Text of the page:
Prather’s Pick: ‘Still Life with Bread Crumbs’ captivating |

Prather’s Pick: ‘Still Life with Bread Crumbs’ captivating

Diane Prather

Rebecca Winter, the leading character of this week’s novel, is a well-known photographer; in fact, she’s the youngest person ever to win the Bradley Prize. Rebecca became famous for a poster, “Still Life with Bread Crumbs,” thus the title of the novel.

“Still Life with Bread Crumbs” was written by Pulitzer Prize-winning author Anna Quindlen. The novel, with a 2014 copyright, was published by Random House.

For years, Rebecca has received income from the reproductions of the poster and her Kitchen Counter series. The reproductions have been put on magazine covers, postcards and T-shirts. Besides that, Rebecca is considered a heroine representing women and women’s work.

Rebecca’s Baby Boy reproductions (photographs of her baby son Ben) followed the kitchen successes. They have been a hit, too. Her works have sold and sold, providing a steady income.

Rebecca was 36 when she produced all of the well-known photographs. Now, she’s 60 years old. Ben is grown, and Rebecca is divorced. For a few years now, the sales of her products have been declining. Little money is coming in, but the expenses have been increasing. Furthermore, Rebecca has not been able to produce work as she did previously.

Rebecca has to pay for her mother’s nursing home, help out with her father’s rent and provide some money for Ben when he needs it, and there are all kinds of insurance policies. Rebecca has a retirement fund, too, and living expenses. So one day when Rebecca finds a “For Rent” ad on an index card tacked to a bulletin board, she decides to lease her lavish New York City apartment to renters and move to the “Charming Country Cottage.”

Rebecca reasons that by leasing out her apartment, she may have enough money to pay all of her bills. She plans to spend time taking photographs in an effort to turn things around.

As the novel opens, Rebecca is asleep in the cottage. She awakens to the sound of a gunshot, or what she thinks to be a gunshot. Then she remembers the previous day when she had town resident Jim Bates check out her attic. (Jim is not an exterminator, but he offers to check it out and repair the crawl space if there is an animal in her attic. Jim is a roofer.) That’s how Rebecca meets Jim Bates, and the gunshot sound is a live trap being moved around by a raccoon.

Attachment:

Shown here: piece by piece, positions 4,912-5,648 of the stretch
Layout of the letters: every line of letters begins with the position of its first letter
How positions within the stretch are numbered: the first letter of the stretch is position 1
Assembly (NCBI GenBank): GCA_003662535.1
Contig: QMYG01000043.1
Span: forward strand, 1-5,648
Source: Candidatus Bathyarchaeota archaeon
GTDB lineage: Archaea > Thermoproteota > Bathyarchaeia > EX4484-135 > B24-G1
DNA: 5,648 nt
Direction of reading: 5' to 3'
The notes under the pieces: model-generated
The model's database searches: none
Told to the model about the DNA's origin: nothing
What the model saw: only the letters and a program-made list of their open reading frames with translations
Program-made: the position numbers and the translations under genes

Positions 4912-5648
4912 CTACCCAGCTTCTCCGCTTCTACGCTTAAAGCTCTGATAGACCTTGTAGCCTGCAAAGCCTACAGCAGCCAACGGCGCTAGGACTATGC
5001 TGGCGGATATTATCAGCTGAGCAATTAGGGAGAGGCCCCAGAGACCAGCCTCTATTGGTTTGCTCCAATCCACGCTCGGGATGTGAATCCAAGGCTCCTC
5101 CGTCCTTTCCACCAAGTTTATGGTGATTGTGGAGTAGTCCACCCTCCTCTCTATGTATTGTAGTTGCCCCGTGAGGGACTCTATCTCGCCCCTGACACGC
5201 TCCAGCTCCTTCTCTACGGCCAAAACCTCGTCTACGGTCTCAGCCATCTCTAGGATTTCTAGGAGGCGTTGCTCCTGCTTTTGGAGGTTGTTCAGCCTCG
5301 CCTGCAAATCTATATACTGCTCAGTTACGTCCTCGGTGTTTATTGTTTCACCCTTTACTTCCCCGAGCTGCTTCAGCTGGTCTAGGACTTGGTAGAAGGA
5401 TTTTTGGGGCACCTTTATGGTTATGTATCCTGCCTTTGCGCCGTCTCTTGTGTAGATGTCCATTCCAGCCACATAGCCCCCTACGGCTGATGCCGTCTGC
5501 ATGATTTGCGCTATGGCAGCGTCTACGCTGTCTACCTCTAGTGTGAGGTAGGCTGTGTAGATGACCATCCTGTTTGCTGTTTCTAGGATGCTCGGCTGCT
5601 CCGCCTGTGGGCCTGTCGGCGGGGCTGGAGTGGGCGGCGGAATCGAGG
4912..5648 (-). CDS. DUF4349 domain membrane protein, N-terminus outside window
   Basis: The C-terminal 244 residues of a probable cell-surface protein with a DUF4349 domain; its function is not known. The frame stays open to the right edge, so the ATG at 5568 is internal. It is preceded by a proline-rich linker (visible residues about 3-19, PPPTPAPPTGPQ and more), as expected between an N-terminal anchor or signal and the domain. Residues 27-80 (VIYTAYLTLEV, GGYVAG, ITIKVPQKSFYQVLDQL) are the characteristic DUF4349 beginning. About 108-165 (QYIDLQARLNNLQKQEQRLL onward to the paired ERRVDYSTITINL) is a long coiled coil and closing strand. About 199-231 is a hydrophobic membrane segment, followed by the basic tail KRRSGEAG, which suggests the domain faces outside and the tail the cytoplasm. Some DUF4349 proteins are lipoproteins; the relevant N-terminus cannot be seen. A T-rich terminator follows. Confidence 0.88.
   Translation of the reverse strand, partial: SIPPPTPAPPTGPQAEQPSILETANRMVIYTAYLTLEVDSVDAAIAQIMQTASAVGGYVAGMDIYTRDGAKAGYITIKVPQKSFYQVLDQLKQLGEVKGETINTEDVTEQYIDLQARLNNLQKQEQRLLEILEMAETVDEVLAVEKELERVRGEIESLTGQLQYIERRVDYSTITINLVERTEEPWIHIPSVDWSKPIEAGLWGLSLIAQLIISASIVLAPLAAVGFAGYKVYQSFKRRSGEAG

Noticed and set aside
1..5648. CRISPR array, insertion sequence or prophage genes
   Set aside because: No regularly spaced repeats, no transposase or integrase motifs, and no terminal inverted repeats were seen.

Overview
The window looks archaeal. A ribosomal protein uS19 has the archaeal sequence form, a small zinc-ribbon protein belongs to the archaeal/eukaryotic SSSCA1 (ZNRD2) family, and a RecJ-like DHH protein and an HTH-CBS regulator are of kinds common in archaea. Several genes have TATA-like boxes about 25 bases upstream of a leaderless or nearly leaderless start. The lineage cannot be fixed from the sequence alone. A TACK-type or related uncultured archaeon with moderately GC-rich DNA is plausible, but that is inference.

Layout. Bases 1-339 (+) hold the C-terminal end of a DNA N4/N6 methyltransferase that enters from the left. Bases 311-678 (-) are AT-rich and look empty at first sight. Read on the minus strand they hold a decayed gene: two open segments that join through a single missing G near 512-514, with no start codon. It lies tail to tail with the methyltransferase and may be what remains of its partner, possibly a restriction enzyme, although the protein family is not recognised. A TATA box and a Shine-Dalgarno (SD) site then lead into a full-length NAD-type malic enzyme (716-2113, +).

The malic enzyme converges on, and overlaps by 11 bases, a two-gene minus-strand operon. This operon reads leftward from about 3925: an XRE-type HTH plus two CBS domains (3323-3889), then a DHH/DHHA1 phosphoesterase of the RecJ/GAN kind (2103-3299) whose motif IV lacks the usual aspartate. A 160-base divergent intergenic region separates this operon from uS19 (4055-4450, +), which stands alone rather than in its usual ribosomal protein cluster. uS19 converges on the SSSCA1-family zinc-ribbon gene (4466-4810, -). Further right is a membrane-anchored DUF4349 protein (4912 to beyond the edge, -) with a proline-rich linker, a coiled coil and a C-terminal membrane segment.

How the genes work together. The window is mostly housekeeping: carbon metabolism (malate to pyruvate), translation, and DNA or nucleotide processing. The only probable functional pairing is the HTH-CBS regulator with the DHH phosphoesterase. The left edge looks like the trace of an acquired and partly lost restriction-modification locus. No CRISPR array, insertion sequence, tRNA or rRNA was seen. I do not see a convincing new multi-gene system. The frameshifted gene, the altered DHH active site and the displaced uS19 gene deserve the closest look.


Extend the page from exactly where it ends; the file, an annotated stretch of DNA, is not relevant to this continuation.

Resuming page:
Rebecca meets Sarah Ashley, owner of Tea for Two (or More), when she goes into the small town. Besides enjoying Sarah’s scones, Rebecca uses the coffee house’s Internet, since the cottage doesn’t have access. Eventually, she meets Tad, a clown.

Determined to shoot photographs that might bring in some income, Rebecca hikes in the woods around the cottage. She photographs objects in nature such as a dry wall of stone and a wasp’s nest, but when the film is developed, the prints aren’t as promising as she’d hoped. Then one hot July day, she finds a cross in a place where the plants are thinned out. At the base of the 3-foot cross, there’s a trophy with a marble base and a girl atop. The girl holds a ball. Rebecca photographs the cross and leaves it there.

A little later Jim Bates also comes upon the cross. He mutters to himself and gathers up the cross and trophy and leaves. Neither Rebecca nor Jim mentions the cross. In days to come, however, Rebecca finds more crosses.

There is so much to this book. Sometimes, I enjoy a book so much that I read it while I’m waiting for supper to cook, while I wait for a water tank to fill and when I need to take a break from writing projects. This is such a book. I read and read until I finished the book — quickly — and wished I could read more.

The novel costs $26 in hardcover, or you can find it at the Moffat County Library with the new books.

Quindlen has written six more novels, a memoir and “A Short Guide to a Happy Life.” She received a Pulitzer Prize while working as a columnist for The New York Times.

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